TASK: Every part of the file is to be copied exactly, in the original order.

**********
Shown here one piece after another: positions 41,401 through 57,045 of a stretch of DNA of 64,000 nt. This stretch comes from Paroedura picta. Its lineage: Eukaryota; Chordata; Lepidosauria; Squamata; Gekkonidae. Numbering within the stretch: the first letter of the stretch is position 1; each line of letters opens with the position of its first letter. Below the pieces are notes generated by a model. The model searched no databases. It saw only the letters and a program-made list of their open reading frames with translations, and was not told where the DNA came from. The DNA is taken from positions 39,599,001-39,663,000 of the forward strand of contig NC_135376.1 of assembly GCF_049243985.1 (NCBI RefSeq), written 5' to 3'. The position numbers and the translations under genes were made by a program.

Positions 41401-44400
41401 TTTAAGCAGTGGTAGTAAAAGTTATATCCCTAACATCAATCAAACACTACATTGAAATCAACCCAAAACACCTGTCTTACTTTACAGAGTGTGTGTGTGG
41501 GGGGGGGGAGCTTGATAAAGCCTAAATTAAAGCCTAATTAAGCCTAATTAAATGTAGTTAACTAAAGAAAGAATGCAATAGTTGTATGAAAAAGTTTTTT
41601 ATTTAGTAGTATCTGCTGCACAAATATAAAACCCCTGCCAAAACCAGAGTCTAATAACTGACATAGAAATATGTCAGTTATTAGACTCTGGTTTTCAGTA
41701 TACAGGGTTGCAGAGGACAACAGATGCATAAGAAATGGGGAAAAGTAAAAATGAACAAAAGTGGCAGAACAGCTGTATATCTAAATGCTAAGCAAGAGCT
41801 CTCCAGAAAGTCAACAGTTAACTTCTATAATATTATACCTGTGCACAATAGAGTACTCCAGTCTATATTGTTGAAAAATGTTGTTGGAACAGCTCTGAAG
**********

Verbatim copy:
Shown here one piece after another: positions 41,401 through 57,045 of a stretch of DNA of 64,000 nt. This stretch comes from Paroedura picta. Its lineage: Eukaryota; Chordata; Lepidosauria; Squamata; Gekkonidae. Numbering within the stretch: the first letter of the stretch is position 1; each line of letters opens with the position of its first letter. Below the pieces are notes generated by a model. The model searched no databases. It saw only the letters and a program-made list of their open reading frames with translations, and was not told where the DNA came from. The DNA is taken from positions 39,599,001-39,663,000 of the forward strand of contig NC_135376.1 of assembly GCF_049243985.1 (NCBI RefSeq), written 5' to 3'. The position numbers and the translations under genes were made by a program.

Positions 41401-44400
41401 TTTAAGCAGTGGTAGTAAAAGTTATATCCCTAACATCAATCAAACACTACATTGAAATCAACCCAAAACACCTGTCTTACTTTACAGAGTGTGTGTGTGG
41501 GGGGGGGGAGCTTGATAAAGCCTAAATTAAAGCCTAATTAAGCCTAATTAAATGTAGTTAACTAAAGAAAGAATGCAATAGTTGTATGAAAAAGTTTTTT
41601 ATTTAGTAGTATCTGCTGCACAAATATAAAACCCCTGCCAAAACCAGAGTCTAATAACTGACATAGAAATATGTCAGTTATTAGACTCTGGTTTTCAGTA
41701 TACAGGGTTGCAGAGGACAACAGATGCATAAGAAATGGGGAAAAGTAAAAATGAACAAAAGTGGCAGAACAGCTGTATATCTAAATGCTAAGCAAGAGCT
41801 CTCCAGAAAGTCAACAGTTAACTTCTATAATATTATACCTGTGCACAATAGAGTACTCCAGTCTATATTGTTGAAAAATGTTGTTGGAACAGCTCTGAAG